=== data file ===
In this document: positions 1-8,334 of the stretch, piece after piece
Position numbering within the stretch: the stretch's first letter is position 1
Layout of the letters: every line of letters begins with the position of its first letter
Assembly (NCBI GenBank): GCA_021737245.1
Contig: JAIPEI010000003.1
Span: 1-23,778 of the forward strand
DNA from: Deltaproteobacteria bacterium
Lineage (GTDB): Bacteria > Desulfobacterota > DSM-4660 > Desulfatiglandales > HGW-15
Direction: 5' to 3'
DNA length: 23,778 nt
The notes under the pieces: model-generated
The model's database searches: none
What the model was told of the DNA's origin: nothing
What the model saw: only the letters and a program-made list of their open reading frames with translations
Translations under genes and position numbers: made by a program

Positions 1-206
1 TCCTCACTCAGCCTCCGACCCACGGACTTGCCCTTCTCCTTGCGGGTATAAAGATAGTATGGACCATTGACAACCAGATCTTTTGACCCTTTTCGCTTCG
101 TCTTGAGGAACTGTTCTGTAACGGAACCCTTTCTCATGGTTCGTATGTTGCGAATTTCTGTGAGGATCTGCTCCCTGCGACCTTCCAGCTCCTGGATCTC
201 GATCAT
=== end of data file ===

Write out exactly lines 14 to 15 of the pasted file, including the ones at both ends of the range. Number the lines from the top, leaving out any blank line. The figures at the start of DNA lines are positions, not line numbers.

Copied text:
What the model saw: only the letters and a program-made list of their open reading frames with translations
Translations under genes and position numbers: made by a program